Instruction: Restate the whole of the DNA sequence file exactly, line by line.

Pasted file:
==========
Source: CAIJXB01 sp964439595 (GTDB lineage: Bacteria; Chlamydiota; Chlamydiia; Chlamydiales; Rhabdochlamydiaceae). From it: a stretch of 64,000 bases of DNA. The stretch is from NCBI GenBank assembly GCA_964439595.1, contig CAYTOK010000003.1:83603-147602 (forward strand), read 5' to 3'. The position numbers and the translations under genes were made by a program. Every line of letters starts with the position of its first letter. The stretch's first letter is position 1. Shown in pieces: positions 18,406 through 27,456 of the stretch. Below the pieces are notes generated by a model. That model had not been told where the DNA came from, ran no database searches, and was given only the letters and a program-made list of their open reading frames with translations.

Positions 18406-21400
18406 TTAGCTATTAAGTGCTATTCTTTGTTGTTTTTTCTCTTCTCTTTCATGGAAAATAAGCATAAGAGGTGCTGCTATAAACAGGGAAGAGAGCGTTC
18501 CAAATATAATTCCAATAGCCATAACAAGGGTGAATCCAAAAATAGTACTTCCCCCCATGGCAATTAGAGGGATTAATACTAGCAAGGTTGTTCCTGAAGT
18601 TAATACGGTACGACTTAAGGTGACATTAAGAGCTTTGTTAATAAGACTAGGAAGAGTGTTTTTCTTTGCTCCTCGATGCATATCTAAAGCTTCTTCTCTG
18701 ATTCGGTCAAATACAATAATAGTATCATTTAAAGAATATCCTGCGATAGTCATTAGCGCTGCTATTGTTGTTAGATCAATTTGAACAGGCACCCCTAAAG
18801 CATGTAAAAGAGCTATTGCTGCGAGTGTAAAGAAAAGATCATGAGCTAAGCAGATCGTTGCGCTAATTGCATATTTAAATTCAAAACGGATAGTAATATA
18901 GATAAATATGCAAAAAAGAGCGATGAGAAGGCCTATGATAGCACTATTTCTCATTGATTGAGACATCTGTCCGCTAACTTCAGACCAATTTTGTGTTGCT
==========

Source: CAIJXB01 sp964439595 (GTDB lineage: Bacteria; Chlamydiota; Chlamydiia; Chlamydiales; Rhabdochlamydiaceae). From it: a stretch of 64,000 bases of DNA. The stretch is from NCBI GenBank assembly GCA_964439595.1, contig CAYTOK010000003.1:83603-147602 (forward strand), read 5' to 3'. The position numbers and the translations under genes were made by a program. Every line of letters starts with the position of its first letter. The stretch's first letter is position 1. Shown in pieces: positions 18,406 through 27,456 of the stretch. Below the pieces are notes generated by a model. That model had not been told where the DNA came from, ran no database searches, and was given only the letters and a program-made list of their open reading frames with translations.

Positions 18406-21400
18406 TTAGCTATTAAGTGCTATTCTTTGTTGTTTTTTCTCTTCTCTTTCATGGAAAATAAGCATAAGAGGTGCTGCTATAAACAGGGAAGAGAGCGTTC
18501 CAAATATAATTCCAATAGCCATAACAAGGGTGAATCCAAAAATAGTACTTCCCCCCATGGCAATTAGAGGGATTAATACTAGCAAGGTTGTTCCTGAAGT
18601 TAATACGGTACGACTTAAGGTGACATTAAGAGCTTTGTTAATAAGACTAGGAAGAGTGTTTTTCTTTGCTCCTCGATGCATATCTAAAGCTTCTTCTCTG
18701 ATTCGGTCAAATACAATAATAGTATCATTTAAAGAATATCCTGCGATAGTCATTAGCGCTGCTATTGTTGTTAGATCAATTTGAACAGGCACCCCTAAAG
18801 CATGTAAAAGAGCTATTGCTGCGAGTGTAAAGAAAAGATCATGAGCTAAGCAGATCGTTGCGCTAATTGCATATTTAAATTCAAAACGGATAGTAATATA
18901 GATAAATATGCAAAAAAGAGCGATGAGAAGGCCTATGATAGCACTATTTCTCATTGATTGAGACATCTGTCCGCTAACTTCAGACCAATTTTGTGTTGCT